Photo 8 — To attach the bridge to the plate assembly, place the two knife-edge cutouts at the front of the bridge against the pivot points at the front of the plate, then insert the spring-tension transfer rod through the rear of the plate assembly and tighten it until it fits snugly in the notch under the bridge.

Now, holding the bridge safely in place, let’s make our way up to the headstock. This version of the Floyd Rose features a unique twist on the classic locking nut: The locking nut’s base plate also doubles as your new truss-rod cover. It sits behind the existing nut and mounts directly to the headstock with two provided screws. Before we mount the new locking nut, however, it’s important to make sure the FRX nut assembly is at the proper height. To do this, I first removed the existing truss-rod cover and held the locking-nut plate in place behind the ESP’s existing nut. Then I installed a single string in the corresponding locking bridge saddle and tuner. (Hint: The 6th string’s large size makes it easier to see than an unwound 1st string.) As you can see from Photo 9, the Xtone’s headstock angle was so great that using the clamping mechanism to press the string all the way down to the plate’s bottom surface would have almost certainly broken the string—or at the very least pinched the string sharper than the fine tuners could correct after lockdown.


Photo 9 — To see if the locking-nut plate’s surface would match up with the Xtone’s existing nut, I installed a single string. See how far from the bottom plate surface it is?

To remedy this, I measured how much of a height difference there was and determined that a piece of 3-ply pickguard material was just the right thickness for a riser. I cut it to the same shape as the nut plate, and voilà—problem solved! (Photos 10 and 11.)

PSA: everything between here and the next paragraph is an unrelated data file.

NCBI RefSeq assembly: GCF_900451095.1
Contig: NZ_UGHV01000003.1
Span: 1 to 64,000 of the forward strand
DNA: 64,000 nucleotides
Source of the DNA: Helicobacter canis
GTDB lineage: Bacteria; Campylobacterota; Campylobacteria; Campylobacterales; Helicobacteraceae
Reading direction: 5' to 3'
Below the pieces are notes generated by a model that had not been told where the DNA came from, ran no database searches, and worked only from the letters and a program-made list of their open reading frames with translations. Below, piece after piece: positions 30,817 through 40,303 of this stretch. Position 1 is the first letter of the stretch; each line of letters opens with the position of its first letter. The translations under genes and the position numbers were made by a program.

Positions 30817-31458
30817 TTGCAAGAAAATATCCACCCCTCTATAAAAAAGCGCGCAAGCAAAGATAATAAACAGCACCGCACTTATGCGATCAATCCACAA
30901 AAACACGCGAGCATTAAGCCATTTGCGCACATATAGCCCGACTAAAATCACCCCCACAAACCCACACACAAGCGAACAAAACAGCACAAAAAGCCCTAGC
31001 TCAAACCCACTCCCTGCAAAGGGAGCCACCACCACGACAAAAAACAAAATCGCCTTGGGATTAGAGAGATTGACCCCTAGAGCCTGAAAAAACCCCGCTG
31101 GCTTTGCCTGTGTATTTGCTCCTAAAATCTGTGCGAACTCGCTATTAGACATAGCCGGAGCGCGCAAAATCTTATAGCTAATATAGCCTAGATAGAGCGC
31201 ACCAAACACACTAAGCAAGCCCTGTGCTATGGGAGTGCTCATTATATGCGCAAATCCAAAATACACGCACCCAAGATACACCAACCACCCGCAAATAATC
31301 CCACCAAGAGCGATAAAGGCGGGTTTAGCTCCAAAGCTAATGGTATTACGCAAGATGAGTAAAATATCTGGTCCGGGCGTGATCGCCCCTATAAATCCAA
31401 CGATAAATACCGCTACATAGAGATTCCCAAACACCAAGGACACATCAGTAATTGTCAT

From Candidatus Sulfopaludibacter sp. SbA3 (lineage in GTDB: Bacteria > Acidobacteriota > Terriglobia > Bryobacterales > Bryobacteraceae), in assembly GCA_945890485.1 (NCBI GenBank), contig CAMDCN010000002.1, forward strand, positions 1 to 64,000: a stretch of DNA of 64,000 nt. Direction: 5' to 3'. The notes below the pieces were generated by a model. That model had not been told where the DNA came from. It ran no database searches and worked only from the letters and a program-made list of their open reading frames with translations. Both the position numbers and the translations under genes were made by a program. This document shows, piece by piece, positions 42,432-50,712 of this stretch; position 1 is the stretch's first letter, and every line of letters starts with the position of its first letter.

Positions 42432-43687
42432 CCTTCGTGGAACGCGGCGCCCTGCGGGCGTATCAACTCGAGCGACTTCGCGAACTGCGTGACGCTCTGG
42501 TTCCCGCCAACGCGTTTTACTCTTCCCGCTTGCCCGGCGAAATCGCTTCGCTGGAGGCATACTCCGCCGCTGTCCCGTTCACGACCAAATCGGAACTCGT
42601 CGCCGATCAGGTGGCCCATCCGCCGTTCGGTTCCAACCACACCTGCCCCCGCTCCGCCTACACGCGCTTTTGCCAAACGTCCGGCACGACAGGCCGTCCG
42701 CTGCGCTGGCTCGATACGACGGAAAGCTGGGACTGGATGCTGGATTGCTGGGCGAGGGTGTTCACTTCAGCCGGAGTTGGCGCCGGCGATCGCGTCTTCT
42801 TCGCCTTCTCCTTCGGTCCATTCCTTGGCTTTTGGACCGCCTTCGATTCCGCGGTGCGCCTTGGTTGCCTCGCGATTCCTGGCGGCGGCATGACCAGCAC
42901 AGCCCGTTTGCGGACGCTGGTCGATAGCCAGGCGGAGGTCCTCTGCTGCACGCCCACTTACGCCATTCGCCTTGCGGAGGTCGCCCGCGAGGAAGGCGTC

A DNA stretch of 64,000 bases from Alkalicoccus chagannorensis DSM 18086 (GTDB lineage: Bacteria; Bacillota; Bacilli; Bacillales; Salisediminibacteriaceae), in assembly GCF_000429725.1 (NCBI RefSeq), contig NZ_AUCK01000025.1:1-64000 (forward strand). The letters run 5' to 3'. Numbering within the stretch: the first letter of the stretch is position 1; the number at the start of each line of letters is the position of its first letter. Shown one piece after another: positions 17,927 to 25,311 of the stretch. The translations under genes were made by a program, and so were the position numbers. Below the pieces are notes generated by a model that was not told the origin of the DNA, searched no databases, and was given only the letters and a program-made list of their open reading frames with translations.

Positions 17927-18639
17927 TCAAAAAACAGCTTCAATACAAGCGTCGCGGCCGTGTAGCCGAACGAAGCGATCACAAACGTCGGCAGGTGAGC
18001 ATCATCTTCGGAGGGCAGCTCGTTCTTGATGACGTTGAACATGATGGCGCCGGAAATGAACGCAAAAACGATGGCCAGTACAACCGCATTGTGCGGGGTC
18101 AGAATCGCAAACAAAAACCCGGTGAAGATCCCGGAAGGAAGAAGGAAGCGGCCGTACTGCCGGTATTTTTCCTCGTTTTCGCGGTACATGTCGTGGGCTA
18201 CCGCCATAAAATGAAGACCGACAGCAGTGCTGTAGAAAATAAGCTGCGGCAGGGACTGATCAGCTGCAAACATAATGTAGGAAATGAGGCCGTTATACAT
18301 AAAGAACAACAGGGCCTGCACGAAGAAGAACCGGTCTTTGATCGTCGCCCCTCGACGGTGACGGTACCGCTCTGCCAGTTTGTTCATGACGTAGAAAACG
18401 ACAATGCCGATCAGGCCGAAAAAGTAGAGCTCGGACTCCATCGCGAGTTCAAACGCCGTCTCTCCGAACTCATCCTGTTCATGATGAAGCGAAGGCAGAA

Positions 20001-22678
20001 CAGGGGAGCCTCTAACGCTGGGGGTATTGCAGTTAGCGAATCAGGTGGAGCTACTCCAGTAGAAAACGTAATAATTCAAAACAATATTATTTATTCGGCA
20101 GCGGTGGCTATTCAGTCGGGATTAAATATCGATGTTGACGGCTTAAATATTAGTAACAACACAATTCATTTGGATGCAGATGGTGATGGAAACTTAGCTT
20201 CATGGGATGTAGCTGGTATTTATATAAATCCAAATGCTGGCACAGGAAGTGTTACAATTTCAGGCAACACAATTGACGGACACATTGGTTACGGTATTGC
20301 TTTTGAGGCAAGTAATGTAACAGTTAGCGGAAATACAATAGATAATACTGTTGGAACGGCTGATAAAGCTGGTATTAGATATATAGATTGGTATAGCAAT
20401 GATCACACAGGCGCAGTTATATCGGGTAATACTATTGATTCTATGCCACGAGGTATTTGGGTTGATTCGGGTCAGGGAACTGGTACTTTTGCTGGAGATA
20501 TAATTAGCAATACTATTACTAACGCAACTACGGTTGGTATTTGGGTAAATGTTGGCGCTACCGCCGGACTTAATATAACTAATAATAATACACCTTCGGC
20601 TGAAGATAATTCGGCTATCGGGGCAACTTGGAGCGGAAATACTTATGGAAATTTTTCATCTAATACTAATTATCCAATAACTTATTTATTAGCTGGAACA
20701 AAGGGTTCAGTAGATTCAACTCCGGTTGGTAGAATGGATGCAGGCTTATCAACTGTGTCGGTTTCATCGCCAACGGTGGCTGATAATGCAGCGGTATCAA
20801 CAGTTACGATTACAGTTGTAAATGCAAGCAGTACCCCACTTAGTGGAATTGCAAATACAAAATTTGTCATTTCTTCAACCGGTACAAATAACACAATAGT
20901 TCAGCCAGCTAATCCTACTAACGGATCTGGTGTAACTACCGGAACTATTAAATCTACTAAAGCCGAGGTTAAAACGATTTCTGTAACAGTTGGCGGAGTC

Photos 10 & 11 — To make sure the strings would clamp against the bottom of the locking nut without too much of a break angle, I fashioned a riser out of pickguard material.

Next, I pre-drilled the holes for the locking-nut mounting plate. Before drilling, it’s a good practice to place a piece of tape on the bit to mark the precise depth of the provided mounting screws. This helps avoid accidentally drilling too deep and possibly compromising the structural integrity of this crucial junction. Slowly and carefully drill the holes, using the plate’s screw holes as guides, until the tape on your drill bit is even with the top of the plate. Next, use a handheld screwdriver to slowly and firmly install the mounting screws. Once that was done, the Xtone was ready for stringing up, locking down, and seriously wailing.

Post-Mod Thoughts
All in all, our ESP Xtone PS-1 project was a really cool one, too. Due to its unusual design, I admit I was skeptical about the Floyd Rose FRX’s capabilities at first, but once everything was set up, I was impressed. It holds tuning great and operates exactly as it should. The description was spot on for the pickups, too: warm and chimey PAF-style clarity, with a modern punch that makes this guitar very versatile for any style of play.

Watch a before-and-after demo of the ESP LTD Xtone PS-1: